Leenaars Marine & Offshore Design BV provides creative and innovative solutions for the maritime industry, specialising in the design of ships, offshore platforms and equipment.
The company has over 30 years of experience in this sector, playing a leading role in the introduction of several new technologies – a position it continues in today by initiating several research projects with international partners.
At the heart of Leenaars’ service offering is the basic and detailed design of monohull vessels, outriggers, horseshoe semi-submersibles, and offshore platforms. This includes creating lines plans, trim and stability calculations, structural design, propulsion, classification drawings, ballast systems, and engine room layouts. In the past the company has delivered cable-lay vessels, double or quadruple joint pipe-lay vessels, heavy-lift vessels, FSO and FPSO ships, and wind farm installation and maintenance vessels. Furthermore, Leenaars has experience in various vessel alternations such as ice class structural reinforcements for specialist transport, as well as general vessel conversions.
The company’s design expertise has also extended into offshore and maritime equipment. Here it utilises its in-house knowledge and software to create designs specifically suited to the production requirements of the client, for everything from winches and skid systems to mast and knuckleboom cranes, and even wind turbine foundations. All of these activities are backed by feasibility and feed studies, and analysis of workability, structure, and hydrodynamics to ensure they are fit for purpose in the field. Rounding off Leenaars’ portfolio are additional services in business and transport engineering, tender documentation and marine warranty surveys.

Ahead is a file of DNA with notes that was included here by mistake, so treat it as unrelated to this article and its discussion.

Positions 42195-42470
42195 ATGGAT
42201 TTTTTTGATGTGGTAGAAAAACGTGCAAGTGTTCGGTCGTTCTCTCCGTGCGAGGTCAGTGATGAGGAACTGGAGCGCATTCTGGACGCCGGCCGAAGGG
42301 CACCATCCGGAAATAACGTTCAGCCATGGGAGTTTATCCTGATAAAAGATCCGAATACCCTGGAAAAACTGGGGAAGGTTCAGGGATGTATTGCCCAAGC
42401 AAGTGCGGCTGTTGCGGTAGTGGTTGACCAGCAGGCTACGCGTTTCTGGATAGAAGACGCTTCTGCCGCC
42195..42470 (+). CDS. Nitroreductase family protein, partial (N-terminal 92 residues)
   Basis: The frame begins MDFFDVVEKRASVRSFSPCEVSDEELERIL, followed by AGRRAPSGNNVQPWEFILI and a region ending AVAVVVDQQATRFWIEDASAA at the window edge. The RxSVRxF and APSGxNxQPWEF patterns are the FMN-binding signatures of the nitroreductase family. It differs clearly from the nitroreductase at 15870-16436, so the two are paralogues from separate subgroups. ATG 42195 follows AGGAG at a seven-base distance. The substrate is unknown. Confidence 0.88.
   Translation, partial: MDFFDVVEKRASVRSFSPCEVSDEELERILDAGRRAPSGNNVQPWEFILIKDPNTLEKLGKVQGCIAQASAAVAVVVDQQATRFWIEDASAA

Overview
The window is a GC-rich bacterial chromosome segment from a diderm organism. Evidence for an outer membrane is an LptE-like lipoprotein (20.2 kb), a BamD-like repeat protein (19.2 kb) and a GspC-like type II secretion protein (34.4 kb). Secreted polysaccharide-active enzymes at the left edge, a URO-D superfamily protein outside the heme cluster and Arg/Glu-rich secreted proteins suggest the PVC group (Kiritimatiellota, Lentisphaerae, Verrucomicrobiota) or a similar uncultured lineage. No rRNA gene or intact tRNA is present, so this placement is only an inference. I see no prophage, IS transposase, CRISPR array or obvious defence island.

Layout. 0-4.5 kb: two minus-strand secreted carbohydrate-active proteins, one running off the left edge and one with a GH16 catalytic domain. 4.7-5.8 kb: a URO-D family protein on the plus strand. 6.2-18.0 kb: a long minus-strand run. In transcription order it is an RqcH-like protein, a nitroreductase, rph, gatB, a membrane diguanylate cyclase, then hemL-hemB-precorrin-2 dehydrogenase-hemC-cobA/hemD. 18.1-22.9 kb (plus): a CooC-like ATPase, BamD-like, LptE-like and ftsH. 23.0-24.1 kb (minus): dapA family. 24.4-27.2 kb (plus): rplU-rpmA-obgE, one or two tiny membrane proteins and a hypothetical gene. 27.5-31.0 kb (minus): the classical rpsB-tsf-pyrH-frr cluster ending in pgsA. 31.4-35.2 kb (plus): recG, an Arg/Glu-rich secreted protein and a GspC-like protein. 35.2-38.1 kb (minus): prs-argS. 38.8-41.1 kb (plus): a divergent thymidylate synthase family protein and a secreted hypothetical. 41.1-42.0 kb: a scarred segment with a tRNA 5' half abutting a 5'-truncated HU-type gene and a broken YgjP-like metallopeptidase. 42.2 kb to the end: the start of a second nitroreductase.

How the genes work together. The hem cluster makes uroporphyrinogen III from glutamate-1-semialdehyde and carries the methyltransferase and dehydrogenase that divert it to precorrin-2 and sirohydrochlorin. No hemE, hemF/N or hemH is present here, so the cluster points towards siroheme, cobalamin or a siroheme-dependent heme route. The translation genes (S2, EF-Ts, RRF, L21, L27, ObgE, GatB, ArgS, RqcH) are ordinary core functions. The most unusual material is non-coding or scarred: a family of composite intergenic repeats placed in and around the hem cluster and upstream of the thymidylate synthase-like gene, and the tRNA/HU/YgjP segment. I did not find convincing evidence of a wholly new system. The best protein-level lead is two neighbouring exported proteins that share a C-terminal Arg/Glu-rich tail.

As a vessel and equipment designer, Leenaars develops new solutions according to client requests, but at the same time also works to anticipate what future requirements may be and to create products accordingly. The company’s capabilities fit well together meaning that when a customer is looking for a vessel design, a crane or offshore equipment is often also required.
Leenaars’ move into the renewable energy market was sparked by an extension of this thinking as having been asked to design an installation vessel for wind farm turbines, the company felt that the turbine foundations themselves could be improved upon. As such, Leenaars has engineered various wind turbine foundation jackets, including a standardised series for use in a large range of sizes and water depths, which can substantially lower the cost of large wind farm developments.
“In recent years we have put a lot of effort into not only developing wind turbine installation vessels, but in fact the whole package from installation to the foundation systems, the vessels to maintain them, and the vessels to eventually remove them,” describes Cees Leenaars, managing director. “Our latest development has been for a wind farm maintenance vessel, which can work more efficiently offshore. Generally such vessels have a workability of 20 per cent in the key wind farm region of 150 to 200 kilometres offshore, whereas our new vessel offers a workability of up to 95 per cent.”
Making use of the same standardised series model as its wind turbine foundations, Leenaars has also developed a range of mast and knuckleboom cranes. The modular nature of the system makes it easier for the company’s manufacturing partners in Europe, China, and the US to produce, and offers clients a bigger selection of possible solutions for their needs.